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University of Illinois Extension

Growing Herbs in Containers

May 28, 2013

When you stop to think about all the herbs that you use to cook with, how many of them have you ever grown and used fresh from the garden? Growing herbs can be a satisfying endeavor and a lovely addition to the garden or if you don't have an in ground garden or space for herbs you can always grow them in containers.

Growing herbs in containers can be beneficial as you can place them anywhere as long as they are getting 6-8 hours of sunlight per day. This may mean that you put your container of herbs that the container closer to your kitchen door which would provide easier access and encouragement to use in your cooking. Also, by growing herbs in containers it allows you to easier control growing conditions for herbs that may be pickier about their soil and watering requirements. Growing in herbs in containers allows for easier over wintering of herbs that are not able to survive the winter, such as Rosemary, by allowing portability to bringing the plant indoors. Finally, it may encourage you to try a new herb since you do not have to dedicate garden space and with potentially easier access you are more likely to remember it!

Almost all of our common herbs – basil, oregano, thyme, marjoram, sage, rosemary, tarragon, summer savory, winter savory, parsley and chives require 6-8 hours of sunlight per day. So be sure to choose a sunny location that you will remember - avoid putting them in an easily forgettable space. Nothing is sadder than finding a plant that was not watered and is too far gone to be saved. The one downside of container gardening is that in the heat of the summer you may be needing to water once or even twice a day depending on how hot the day is, the size of the container, and the type of container.

When choosing containers for growing herbs part of the decision is determined by what type of herbs you are growing. If you want to grow herbs like Rosemary or Lavender in containers, I would recommend terracotta unglazed pots. Both of these plants prefer drier conditions – and may prefer the soil to dry out between watering. Compare those with plants like basil or parsley which prefer to have evenly moist soil that doesn't fully dry out – plants that would be better in a plastic container that provide some assistance in minimizing the rate of moisture loss. Also, make sure to choose a pot that will be able to accommodate a fully grown herb plant. Whatever pot you decide to use, the pot must have drainage holes to allow excess water to escape. Choose a good quality potting mix for use in your containers and use the following guidelines for container selection as well as recommendations for combining herbs in a single container.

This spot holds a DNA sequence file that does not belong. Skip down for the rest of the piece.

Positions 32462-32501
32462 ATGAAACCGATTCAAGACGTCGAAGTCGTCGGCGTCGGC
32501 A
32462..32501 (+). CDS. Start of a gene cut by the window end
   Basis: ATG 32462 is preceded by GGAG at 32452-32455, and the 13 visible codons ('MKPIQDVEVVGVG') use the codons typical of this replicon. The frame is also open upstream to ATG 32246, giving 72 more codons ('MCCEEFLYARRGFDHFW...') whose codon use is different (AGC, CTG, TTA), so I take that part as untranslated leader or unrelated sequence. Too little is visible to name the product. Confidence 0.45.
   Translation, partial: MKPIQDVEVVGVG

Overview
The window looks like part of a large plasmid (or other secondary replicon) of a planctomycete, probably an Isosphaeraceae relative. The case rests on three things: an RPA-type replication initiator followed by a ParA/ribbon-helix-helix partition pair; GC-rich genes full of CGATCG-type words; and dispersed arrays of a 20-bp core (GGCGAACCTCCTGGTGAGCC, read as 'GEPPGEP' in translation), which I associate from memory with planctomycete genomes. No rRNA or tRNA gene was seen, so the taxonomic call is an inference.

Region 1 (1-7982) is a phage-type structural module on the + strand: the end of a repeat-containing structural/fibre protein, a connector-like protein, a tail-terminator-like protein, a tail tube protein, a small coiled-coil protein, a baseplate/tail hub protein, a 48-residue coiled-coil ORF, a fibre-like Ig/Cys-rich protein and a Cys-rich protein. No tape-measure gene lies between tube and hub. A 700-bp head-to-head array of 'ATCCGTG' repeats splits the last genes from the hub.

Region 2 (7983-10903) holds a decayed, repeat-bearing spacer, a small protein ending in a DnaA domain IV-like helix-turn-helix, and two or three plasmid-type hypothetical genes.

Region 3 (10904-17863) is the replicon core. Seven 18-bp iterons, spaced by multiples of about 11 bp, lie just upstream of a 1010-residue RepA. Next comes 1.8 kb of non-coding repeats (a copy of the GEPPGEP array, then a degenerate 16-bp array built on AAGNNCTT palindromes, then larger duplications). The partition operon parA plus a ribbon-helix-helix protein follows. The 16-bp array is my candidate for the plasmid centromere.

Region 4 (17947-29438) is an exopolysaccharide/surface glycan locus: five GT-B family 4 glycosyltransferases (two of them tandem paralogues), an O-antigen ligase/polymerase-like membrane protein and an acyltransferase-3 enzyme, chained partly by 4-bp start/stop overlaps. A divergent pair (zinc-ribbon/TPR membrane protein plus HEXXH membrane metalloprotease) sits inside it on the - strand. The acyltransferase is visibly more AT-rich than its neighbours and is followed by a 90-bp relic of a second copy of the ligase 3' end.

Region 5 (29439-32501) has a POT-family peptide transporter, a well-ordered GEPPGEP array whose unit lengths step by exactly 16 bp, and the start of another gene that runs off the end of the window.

Herbs that prefer drier conditions

These herbs prefer more evenly moist soil:

When it comes time to use your homegrown herbs in your cooking remember the following. For annual herbs you can remove up to 3/4 of the plant, but for perennial herbs only remove 1/3 of the plant in any one cutting. Make sure to give the plants time to regrow and rejuvenate before harvesting more. The easiest method is to only harvest what you need. When cooking with fresh herbs here are guidelines for use:

1 Tbsp of finely cut fresh = 1 tsp of dried crumbled herbs = 1/4 - 1/2 tsp ground

Source: Kari Houle, Extension Educator, Horticulture, khoule@illinois.edu

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